“I mean, absolutely; you’ve got to have a little bit of a thick skin when you’re a song writer. You’re gonna be told “this isn’t working and that’s not working”, I’ll argue my points and sometimes you win, sometimes you lose (chuckles) I think every song writer is like that; I’ve read interviews with the members of Queen and they would openly say how “they’re very precious about their songs” and it’s just the trait of a songwriter. Sometimes you’ll write something and think it’s the greatest thing you’ve ever written sitting next to another track that you think is okay; the okay one is the one that turns out to be the classic or the hit, so you never know what’s going to turn out! I’ve told this story a few times now, because I’ve been asked about writing Black Metal the song itself. The honest truth is when you get up in the morning, get your first cup of coffee, your first cigarette, whatever it may be and then you go take your dump; some people take a magazine, some people take a newspaper and one day I took a guitar, so I was sitting there and the riff for Black Metal came out. The song was finished within 10-15 minutes and I never expected that song to have the impact that it’s had; you never know when you’re gonna write something that everybody loves. Even reading the reviews about Avé, I’ve read so many reviews now; a lot of people are picking on certain songs but again you get unexpected things where this person loves that song but that person loves the other song and you never know, as you can’t please everybody all the time! The one thing that we have got as a band; you know there’s a lot of bands from the US Heavy Metal and just from the music scene that have one great song, if you go see them in concert you’re waiting for that one song; we’re very fortunate to be in a position to have a catalogue of those songs! It’s very difficult to choose a set-list, let’s put it that way; we never get away without playing ‘Black Metal’, ‘WItching Hour’, ‘Countless Bathory’, songs like that as the fans are going to demand them forever. It’s the same with one of my all-time favourite bands Judas Priest; when I go see them I’m waiting for ‘Victim of Changes’ even though I love everything else that they’ve done! We’re lucky enough to be in that sort of list of bands that have more than one classic song; how I don’t know because I’ve always said “I was just a kid from Newcastle, I knew a power chord and I knew the first position of the Pentatonic Scale; I just wrote some songs and I was lucky that people digged them”. I don’t want to think that the same thing is going to happen with Avé but when doing interviews we’re getting a lot of high praise, so let’s just wait and see!”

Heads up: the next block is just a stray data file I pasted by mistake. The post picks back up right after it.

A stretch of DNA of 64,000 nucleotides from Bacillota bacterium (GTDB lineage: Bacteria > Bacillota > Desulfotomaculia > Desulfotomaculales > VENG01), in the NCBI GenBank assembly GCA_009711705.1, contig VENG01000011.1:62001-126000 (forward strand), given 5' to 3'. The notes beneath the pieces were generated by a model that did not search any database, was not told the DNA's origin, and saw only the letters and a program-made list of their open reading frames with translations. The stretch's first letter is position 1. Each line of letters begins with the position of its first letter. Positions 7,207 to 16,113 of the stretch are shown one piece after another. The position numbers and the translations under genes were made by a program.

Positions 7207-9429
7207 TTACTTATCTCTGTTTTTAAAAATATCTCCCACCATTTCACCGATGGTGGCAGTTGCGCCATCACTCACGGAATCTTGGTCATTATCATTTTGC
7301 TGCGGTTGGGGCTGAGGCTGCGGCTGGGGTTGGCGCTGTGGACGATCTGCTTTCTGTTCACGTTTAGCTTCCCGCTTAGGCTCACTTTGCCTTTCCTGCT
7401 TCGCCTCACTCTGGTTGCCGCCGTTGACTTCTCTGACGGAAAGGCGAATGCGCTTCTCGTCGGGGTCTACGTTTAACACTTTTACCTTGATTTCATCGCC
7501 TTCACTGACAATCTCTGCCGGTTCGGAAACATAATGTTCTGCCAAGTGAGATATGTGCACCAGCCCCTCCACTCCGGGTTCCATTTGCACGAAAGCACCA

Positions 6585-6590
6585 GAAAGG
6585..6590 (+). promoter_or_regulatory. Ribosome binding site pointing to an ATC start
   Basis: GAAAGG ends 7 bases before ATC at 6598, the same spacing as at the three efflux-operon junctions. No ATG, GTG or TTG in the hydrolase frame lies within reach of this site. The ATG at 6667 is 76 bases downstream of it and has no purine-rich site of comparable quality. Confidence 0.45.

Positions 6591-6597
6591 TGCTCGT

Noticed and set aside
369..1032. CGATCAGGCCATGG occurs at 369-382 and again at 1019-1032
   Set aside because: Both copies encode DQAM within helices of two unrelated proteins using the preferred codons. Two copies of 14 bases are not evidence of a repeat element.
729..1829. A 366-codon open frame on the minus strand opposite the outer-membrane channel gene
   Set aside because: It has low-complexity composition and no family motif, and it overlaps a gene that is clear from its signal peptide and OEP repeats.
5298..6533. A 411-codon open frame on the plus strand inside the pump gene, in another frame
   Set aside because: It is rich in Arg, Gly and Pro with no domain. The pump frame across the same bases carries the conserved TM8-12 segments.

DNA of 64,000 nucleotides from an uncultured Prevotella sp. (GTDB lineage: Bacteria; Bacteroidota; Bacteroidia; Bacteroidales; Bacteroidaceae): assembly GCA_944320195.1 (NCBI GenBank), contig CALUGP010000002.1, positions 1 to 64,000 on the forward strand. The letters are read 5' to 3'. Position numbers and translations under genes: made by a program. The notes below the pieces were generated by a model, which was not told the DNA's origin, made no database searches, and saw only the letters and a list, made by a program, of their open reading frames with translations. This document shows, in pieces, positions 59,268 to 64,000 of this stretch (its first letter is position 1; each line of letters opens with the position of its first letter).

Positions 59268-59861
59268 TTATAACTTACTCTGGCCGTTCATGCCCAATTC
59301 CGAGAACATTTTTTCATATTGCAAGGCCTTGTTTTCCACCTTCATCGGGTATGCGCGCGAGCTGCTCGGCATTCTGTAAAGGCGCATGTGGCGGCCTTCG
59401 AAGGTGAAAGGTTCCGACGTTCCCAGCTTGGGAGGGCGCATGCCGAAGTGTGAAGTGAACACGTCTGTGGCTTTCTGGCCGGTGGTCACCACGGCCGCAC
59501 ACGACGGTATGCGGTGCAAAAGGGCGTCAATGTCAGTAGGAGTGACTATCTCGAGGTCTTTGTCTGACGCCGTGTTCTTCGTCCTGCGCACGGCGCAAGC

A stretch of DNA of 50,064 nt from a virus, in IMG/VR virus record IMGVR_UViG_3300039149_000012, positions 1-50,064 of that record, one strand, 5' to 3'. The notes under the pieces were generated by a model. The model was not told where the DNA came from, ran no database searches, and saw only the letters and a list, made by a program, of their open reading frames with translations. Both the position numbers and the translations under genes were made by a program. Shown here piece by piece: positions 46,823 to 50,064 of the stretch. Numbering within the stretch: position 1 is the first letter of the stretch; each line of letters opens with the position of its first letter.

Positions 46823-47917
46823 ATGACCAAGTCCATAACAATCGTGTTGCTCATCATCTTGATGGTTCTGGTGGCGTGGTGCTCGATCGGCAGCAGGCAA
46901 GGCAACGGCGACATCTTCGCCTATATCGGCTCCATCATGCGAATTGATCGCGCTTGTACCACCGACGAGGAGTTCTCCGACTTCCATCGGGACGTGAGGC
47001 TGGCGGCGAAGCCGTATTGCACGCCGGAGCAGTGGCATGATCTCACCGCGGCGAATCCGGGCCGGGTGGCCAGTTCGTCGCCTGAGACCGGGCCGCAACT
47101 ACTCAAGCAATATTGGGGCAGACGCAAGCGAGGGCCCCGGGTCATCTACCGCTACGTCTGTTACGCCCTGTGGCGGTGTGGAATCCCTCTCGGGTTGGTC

Further elaborating on how music can touch people in an entirely different way, Mantas took a deep breath and seemed to remember a time in which music touched his life: